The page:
In God’s Problem: How the Bible Fails to Answer Our Most Important Question — Why We Suffer, Bart D. Ehrman examines the “problem of suffering.”
This is hardly a new topic. The question “If God is good why does he permit suffering [and evil]?” has been debated since the time of the Ancient Greeks, if not before.
What makes Ehrman’s approach so absorbing is how he weaves the differing views of suffering found in the Bible itself into his search for his answer to that question.
To give just one example: he devotes one chapter — Does Suffering Make Sense? — to comparing the “nature of suffering” as expressed in the books of Job and Ecclesiastes.
We learn that the book of Job was written by at least two different authors— whose views of suffering are contradictory. “The story begins and ends,” Ehrman writes, “with the prose narrative of the righteous suffering of Job, whose patient endurance under duress is rewarded by God, [which] stands at odds with the poetic dialogues that take up most of the book, in which Job is not patient but defiant, and in which God does not reward the one he has made to suffer but overpowers him and grinds him into submission.”
Ecclesiastes, in contrast, is “contrary to the traditional views of a book like Proverbs, which insists that life is basically meaningful and good, that evil is punished and right behavior rewarded. Not so for the author of Ecclesiastes, who calls himself the Teacher (Hebrew: Qoheleth). On the contrary, life is often meaningless, and in the end, all of us — wise and foolish, righteous and wicked, rich and poor — all of us die. And that’s the end of the story.”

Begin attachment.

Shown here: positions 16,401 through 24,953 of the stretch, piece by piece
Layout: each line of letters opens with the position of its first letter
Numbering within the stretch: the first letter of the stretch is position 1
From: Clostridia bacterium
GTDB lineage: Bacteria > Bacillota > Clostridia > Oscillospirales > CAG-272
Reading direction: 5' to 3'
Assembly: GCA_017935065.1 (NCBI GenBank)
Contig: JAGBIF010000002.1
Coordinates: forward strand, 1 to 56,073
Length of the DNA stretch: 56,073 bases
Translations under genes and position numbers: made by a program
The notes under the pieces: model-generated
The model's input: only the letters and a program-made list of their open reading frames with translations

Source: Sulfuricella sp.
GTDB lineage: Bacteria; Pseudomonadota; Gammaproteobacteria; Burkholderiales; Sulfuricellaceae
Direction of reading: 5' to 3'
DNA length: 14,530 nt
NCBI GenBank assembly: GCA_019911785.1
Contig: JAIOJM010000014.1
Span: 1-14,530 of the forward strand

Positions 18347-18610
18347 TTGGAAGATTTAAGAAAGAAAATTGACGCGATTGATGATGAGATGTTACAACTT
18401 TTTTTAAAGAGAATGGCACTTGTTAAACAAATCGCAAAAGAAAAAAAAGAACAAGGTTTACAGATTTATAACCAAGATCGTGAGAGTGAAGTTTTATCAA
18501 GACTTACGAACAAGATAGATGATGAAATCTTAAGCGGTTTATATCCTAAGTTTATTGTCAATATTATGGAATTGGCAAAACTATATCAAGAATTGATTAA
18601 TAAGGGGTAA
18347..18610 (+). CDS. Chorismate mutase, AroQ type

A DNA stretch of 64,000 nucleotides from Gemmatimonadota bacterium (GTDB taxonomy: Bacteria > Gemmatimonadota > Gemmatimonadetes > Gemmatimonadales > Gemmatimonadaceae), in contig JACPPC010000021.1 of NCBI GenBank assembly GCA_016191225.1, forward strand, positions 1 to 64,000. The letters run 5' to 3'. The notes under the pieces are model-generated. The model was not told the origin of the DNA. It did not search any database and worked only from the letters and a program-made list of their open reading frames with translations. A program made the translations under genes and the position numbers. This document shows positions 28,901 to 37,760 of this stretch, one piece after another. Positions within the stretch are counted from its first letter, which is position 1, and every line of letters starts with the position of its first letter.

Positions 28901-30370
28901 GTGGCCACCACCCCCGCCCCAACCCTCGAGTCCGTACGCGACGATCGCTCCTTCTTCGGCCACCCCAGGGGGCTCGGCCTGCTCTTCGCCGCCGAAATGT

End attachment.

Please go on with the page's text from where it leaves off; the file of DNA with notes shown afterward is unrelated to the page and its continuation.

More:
These two short extracts merely hint at the depth of analysis Ehrman brings to his work. He concludes, much as the Greek philosopher Epicurus did some 2,500 years ago:
God knows all things and can do all things. That’s why he is God. To say that he can’t cure cancer, or eliminate birth defects, or control hurricanes, or prevent a nuclear holocaust is to say that he’s not really God—at least not the God of the Bible and of the Judeo-Christian tradition. Believing in a God who stands beside me in my suffering, but who cannot actually do much about it, makes God a lot like my mother or my kindly nextdoor neighbor, but it doesn’t make him a lot like GOD.